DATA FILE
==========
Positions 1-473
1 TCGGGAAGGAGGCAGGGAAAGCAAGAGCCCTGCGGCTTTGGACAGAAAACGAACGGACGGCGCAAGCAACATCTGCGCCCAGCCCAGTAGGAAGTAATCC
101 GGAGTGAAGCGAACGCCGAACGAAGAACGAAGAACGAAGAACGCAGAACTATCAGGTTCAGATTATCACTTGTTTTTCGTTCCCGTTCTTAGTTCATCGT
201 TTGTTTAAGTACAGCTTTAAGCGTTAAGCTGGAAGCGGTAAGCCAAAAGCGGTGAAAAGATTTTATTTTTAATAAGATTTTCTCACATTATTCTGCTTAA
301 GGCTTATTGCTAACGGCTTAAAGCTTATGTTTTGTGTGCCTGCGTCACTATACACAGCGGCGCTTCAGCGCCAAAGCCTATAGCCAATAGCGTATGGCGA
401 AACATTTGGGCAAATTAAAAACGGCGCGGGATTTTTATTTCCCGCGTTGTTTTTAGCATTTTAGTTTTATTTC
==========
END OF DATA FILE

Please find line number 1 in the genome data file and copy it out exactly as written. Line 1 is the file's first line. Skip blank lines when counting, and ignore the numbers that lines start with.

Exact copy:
Positions 1-473